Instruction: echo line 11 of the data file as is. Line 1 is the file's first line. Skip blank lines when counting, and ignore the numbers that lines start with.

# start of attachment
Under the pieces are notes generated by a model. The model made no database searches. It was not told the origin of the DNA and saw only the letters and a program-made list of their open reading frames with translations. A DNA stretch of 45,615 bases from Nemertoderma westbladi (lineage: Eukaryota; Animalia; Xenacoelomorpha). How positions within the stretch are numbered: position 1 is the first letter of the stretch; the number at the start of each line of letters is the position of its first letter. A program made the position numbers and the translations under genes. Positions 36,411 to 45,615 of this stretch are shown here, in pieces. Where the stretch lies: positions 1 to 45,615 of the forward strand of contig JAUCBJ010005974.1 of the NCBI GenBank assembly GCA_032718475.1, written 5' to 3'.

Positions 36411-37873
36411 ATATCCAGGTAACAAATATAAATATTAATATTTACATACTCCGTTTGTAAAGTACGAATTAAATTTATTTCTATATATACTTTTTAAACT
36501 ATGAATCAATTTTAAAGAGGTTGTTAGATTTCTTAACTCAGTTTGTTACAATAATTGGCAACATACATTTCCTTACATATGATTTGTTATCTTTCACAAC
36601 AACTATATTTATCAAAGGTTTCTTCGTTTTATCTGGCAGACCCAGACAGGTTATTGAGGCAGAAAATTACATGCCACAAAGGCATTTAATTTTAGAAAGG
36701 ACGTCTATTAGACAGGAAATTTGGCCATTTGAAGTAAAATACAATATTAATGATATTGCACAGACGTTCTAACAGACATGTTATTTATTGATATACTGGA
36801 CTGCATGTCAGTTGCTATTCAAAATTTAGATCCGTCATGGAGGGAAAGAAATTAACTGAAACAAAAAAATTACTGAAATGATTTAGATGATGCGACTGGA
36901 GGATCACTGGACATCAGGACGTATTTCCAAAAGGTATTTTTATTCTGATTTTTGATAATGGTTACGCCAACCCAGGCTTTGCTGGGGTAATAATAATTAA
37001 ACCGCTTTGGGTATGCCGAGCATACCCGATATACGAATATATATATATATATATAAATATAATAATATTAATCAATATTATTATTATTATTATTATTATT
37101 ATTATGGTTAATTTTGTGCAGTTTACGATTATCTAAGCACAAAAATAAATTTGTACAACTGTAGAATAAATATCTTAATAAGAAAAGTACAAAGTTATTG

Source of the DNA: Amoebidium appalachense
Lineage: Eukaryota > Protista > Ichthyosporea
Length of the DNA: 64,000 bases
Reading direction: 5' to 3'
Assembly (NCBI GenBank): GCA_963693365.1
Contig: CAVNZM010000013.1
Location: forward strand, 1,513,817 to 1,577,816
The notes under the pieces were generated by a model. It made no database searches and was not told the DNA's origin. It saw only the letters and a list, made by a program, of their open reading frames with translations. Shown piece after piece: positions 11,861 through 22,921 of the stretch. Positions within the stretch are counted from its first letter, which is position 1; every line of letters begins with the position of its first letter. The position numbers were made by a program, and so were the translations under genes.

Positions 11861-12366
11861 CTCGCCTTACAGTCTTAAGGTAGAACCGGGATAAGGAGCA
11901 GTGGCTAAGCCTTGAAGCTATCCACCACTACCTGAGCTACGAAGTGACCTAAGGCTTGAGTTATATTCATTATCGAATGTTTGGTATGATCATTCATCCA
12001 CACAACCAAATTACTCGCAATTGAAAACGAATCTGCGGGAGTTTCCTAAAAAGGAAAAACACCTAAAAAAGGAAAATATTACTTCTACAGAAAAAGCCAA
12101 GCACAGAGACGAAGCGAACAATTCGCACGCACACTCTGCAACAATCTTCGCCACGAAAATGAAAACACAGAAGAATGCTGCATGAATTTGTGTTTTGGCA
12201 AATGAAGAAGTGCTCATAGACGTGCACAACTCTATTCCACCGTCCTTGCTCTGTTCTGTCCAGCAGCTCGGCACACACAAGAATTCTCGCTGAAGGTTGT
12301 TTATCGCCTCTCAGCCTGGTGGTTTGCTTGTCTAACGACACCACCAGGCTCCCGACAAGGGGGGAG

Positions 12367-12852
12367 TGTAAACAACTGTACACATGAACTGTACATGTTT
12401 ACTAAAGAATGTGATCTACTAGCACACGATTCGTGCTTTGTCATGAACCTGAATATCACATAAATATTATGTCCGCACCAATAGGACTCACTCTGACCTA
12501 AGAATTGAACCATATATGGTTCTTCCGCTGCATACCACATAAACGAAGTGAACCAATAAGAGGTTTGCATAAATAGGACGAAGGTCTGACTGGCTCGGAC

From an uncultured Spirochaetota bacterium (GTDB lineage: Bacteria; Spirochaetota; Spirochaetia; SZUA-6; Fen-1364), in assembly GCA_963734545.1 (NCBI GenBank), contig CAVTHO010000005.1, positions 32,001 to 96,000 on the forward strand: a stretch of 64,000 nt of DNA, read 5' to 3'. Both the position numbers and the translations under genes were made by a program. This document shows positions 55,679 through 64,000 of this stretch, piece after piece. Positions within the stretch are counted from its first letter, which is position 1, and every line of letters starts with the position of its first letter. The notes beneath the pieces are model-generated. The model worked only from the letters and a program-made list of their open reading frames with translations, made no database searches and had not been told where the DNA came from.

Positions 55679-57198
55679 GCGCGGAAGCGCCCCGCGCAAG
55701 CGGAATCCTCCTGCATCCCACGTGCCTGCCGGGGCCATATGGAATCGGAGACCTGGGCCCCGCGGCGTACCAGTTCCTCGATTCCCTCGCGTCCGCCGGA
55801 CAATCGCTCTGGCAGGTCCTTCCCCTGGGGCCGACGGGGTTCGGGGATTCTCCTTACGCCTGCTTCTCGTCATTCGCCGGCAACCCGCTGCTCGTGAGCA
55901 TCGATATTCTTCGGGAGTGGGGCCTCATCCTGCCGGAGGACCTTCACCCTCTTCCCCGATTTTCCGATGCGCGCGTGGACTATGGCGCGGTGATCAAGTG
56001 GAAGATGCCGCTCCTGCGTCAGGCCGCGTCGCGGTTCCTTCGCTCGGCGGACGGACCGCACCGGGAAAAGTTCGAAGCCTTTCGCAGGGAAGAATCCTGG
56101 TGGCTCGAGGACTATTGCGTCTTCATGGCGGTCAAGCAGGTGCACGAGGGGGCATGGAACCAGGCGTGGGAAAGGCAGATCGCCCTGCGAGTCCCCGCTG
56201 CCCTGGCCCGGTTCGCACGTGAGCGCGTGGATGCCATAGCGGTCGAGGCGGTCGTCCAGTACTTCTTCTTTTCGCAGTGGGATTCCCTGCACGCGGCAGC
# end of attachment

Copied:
Source of the DNA: Amoebidium appalachense